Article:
CircuitWriter conductive ink & pen

CircuitWriter conductive ink & pen

This looks great! Draw your own circuits –

Apply instant traces on most surfaces (epoxy, glass, plastic, metal). Draw traces on circuit boards, repair defective traces, make jumpers and shield electronics, design prototype circuits and repair rear-window heater traces.

CircuitWriter conductive ink pen – Link.

26 thoughts on “CircuitWriter conductive ink & pen

  1. spiffed says:

    Am I the only one dreaming of filling an inkjet with this and printing PCBs directly? Or painting it inside drilled holes to make plated through holes?

  2. wikityler says:

    A pen plotter could be easily converted to use this stuff, and it would be a lot easier to drop a piece of plastic under a plotter than it would be to modify the paper feed of an inkjet.

  3. Steve Joblin says:

    I’ve asked about these products on forums like Yahoo!’s Homemade PCB Forum (

    Apparently they are only good for repairing PCB’s, not for creating them.

  4. Tom says:

    The pen version has been available at Radio Shack for years. The problem is, it only has a shelf life of one year. Of course the one I bought was dried up.

  5. TMR says:

    A thought occurs: Embossing Powder. I remember back home we’d lay down a thin layer of glue, dust it with powder, then use a lighter to melt the low-melting-point powder into a shiny metallic look.

    I don’t know what metal you’d use (tin? ground up solder?) but it seems you might make a slurry of that and alcohol, then use your solder re-flow toaster oven to melt the traces into function…

  6. Stokes says:

    @TMR: Solder paste, maybe? It’s basically little solder beads in a gooey medium. If not actual solder paste, something along the same lines. Getting it to stick to the bare board may be tough.

    The pens only have a year shelf-life? Dang. I bought one a couple of years ago but have yet to use it.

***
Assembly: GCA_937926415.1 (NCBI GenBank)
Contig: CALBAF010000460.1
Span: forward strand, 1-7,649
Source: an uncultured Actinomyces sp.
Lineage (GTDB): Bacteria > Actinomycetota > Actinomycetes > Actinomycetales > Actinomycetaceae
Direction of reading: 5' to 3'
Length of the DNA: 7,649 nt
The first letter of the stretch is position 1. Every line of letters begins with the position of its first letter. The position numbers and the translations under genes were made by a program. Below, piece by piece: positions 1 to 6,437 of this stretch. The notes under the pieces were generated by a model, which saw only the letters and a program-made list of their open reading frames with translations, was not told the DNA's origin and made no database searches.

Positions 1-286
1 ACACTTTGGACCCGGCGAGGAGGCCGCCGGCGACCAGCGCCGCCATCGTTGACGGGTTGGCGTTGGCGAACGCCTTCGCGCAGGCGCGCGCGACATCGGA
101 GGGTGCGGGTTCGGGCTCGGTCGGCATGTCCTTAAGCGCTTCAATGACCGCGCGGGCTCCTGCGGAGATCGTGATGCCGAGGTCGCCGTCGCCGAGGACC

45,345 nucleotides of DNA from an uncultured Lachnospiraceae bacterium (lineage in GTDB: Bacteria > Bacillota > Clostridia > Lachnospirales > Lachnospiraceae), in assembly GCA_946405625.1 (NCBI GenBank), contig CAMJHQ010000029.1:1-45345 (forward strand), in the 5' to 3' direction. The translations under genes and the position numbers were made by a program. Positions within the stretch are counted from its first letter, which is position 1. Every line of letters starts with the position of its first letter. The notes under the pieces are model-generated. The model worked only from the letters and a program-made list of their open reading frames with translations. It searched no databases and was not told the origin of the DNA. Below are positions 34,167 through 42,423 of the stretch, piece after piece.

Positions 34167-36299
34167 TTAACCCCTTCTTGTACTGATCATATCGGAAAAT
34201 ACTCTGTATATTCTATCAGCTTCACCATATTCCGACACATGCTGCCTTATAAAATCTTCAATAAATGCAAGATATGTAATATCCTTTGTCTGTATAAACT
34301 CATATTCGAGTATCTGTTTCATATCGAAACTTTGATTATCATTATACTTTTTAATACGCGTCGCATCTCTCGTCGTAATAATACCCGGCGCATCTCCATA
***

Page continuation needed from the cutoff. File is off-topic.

7. Justin says:

    I got some of this on clearence a while back. It works great for fixing pcb and solarcell traces.

  8. Collin Mel says:

    I too dream of simple circuit construction. I keep getting the feeling that I’m overlooking a simpler method, but still it all comes down to etching.

    hmm . . . there’s always circuit tape

  9. mrmeval says:

    Spiffed, I wish it was as simple as laser print out your circuit on paper. lay flat, sprinkle on copper powder bake but copper powder that fine turns to copper oxide in air. :( You can make copper powder that fine with salt, copper sulfate, water and *slowly* adding small pieces of aluminum foil to it with good ventilation. Even if you leave the powder in the water the stuff will oxidize. Boo. Maybe silver would work but the expense is appalling.

    Those pens leave a highly fragile coating based on my use. I think they use acrylic. The nickle stuff by GC electronics is slightly better.

    Get some good quality epoxy and some silver plated copper powder and an applicator syringe with a large enough diameter ‘needle’ to allow it to flow.

    “Long Pot Life” is your mantra. You can draw the circuit and embed the leads in it. Not perfect by any means but cool. It won’t take solder at all.

  10. Tachikomatic says:

    Apply instant traces on most surfaces (epoxy, glass, plastic, metal).
    Wouldn’t putting a trace on metal be a bit redundant? The only use I could see is if it were powder-coated or Plasti-dipped or something.

  11. computerwiz_222 says:

    I sell this stuff at the electronics store that I work at. It is only good for repairing traces. If one of the traces gets scratched or you don’t want to solder an SMD component…

  12. aaron says:

    I used this stuff a few years ago to basically draw out a guitar pedal circuit (tremelo). It’s held up well since then, but then, the case is also a SS junction box, so it’s pretty well protected.

    So yoU CAN use it to draw out a circuit, but it doesn’t flow very well, and because of the nozzle design, traces are wider than you’d want, although definitely low enough resistance for signal. I can’t remember whether I hard-wired the power…Anyway, baking it (I did it at 100ºC i think) helped cure the stuff hard. There is some more/serious talk about this stuff on teh diystomboxes forum/archives.

    also, there are conductive inks out there made with metalic nanoparticles that can be ink-jetted, but it’s a MAJOR pain in the ass to do, and it costs…a LOT.

  13. sun2407 says:

    does anyone know where exactly I can find the stuff that aaron is talking about on the diystomboxes forum.

    I searched for it but could not find it. Could someone post a link please.


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